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Bull Cancer. 2013 May;100(5):497-507. doi: 10.1684/bdc.2013.1739.

[Pharmaco and diet based prostate cancer prevention].

[Article in French]

Author information

1
Institut Paoli-Calmettes (IPC), d├ępartement d'anticipation et de suivi des cancers (Cancer Control Department), 232, boulevard Sainte-Marguerite, 13009 Marseille, France. eisingerf@ipc.unicancer.fr

Abstract

In 2010, in France, 8,790 men died from prostate cancer despite a low and decreasing mortality rate. The individual risk/benefit ratio of prostate cancer screening is the focus of controversy and currently not in favor of a systematic screening program. Therefore, only prevention could reduce incidence, side effects of treatment and related mortality. Interestingly, prostate cancer prevention is also a field of controversy mainly about 5-alpha-reductase inhibitors. However, it could be expected that pharmaco- or diet-based prevention will be a huge tool for cancer control, even more for prostate cancer burden. This review comprehensively analyses which molecules or compounds could be used in preventive trials. With regard to pharmaco-prevention, three different kinds of drugs could be identified. First drugs, which aim at mainly or even solely reduce prostate cancer risk such as 5-alpha-reductase inhibitors and selective estrogen receptor modulators. Drugs, which aim at wider preventive impact such as: nonsteroidal anti-inflammatory drugs or difluoromethylornithine. Lastly, drugs for which reducing prostate cancer incidence is merely a side effect such as statins, metformin or histones desacetylase inhibitors. With regard to diet-based prevention, two main approaches could be identified: aliments and nutriments, on one hand, and vitamin and minerals, on the other. Interestingly if compounds reach experimental plausibility, natural foods or even global diet seem to have a higher impact. Lastly, besides assessment of efficacy, effectiveness required the critical step of compliance, which might actually be the weakest link of the prevention chain.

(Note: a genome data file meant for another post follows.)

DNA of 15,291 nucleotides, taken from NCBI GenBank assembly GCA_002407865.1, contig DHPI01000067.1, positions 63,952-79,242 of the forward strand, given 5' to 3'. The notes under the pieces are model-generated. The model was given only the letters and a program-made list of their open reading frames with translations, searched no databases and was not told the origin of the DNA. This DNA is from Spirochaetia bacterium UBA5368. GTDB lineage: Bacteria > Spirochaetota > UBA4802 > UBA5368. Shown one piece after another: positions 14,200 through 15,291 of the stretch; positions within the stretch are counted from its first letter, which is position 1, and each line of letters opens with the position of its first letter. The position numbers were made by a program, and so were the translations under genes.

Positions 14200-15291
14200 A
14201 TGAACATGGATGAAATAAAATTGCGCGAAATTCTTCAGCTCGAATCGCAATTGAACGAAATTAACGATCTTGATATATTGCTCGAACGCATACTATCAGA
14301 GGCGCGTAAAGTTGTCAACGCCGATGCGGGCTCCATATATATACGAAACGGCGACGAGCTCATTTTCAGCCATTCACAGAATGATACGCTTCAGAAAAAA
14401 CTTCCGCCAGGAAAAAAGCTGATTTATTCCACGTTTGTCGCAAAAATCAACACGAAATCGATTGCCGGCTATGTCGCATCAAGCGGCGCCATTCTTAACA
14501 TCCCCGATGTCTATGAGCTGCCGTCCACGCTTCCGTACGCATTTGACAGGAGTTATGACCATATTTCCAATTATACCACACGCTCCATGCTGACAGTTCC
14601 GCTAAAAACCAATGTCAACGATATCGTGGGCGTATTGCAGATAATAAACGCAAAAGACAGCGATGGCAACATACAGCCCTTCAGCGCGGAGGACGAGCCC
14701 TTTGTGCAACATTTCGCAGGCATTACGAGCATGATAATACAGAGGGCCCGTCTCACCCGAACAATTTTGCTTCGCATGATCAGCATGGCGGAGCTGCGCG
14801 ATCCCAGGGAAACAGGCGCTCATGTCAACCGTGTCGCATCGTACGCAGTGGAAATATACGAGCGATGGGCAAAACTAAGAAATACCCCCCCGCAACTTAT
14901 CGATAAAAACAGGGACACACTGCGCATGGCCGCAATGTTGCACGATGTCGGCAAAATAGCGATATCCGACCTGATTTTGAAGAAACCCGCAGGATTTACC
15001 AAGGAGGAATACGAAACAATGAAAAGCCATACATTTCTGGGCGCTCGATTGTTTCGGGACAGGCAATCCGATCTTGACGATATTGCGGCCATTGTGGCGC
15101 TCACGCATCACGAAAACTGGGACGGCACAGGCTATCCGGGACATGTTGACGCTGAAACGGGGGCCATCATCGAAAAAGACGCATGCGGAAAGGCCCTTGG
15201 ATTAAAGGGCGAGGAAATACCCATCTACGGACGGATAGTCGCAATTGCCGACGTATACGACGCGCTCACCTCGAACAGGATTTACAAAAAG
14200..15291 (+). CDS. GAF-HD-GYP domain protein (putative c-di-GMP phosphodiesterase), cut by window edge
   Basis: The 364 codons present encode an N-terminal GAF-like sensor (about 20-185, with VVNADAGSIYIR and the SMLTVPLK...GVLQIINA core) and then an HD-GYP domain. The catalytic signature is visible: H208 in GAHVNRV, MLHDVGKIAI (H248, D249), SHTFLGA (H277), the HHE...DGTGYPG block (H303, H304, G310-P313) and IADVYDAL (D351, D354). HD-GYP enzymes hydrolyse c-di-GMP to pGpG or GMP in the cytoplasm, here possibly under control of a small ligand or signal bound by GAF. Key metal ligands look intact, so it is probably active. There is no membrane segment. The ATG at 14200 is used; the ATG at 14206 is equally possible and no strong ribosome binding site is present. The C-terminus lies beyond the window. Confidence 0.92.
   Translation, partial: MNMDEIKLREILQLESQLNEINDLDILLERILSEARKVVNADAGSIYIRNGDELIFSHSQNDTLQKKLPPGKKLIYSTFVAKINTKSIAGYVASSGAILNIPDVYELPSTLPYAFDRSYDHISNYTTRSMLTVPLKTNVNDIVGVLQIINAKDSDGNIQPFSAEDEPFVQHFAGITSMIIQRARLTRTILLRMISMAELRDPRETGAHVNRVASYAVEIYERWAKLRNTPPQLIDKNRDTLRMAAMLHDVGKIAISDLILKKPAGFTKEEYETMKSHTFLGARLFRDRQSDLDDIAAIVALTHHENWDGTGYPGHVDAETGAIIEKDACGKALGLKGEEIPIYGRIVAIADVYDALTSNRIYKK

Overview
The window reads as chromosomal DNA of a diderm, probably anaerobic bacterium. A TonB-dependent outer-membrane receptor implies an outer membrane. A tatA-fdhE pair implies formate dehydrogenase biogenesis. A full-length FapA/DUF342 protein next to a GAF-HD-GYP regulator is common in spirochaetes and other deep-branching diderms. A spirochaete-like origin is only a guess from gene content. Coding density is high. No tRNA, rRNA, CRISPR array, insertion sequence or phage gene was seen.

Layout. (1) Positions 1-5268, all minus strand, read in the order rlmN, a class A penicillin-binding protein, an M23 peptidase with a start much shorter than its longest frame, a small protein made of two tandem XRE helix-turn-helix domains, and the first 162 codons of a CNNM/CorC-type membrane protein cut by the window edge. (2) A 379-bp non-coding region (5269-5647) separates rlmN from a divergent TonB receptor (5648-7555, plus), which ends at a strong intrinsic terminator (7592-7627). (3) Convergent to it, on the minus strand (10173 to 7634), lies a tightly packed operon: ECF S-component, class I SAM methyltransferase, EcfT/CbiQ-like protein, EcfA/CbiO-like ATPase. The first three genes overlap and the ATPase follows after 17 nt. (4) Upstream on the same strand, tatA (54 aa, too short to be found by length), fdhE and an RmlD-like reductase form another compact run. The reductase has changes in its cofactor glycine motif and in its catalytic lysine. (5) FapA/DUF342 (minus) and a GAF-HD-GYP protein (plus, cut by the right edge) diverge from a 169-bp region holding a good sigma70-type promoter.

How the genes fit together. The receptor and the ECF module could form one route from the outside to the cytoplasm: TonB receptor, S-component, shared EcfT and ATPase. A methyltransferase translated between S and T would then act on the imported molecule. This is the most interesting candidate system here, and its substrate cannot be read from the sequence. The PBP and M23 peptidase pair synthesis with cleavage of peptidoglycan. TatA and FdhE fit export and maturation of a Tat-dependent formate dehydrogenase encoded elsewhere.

KEYWORDS:

diet; nutritional management; pharmacology; primary prevention

PMID:
23694994
DOI:
10.1684/bdc.2013.1739
[Indexed for MEDLINE]
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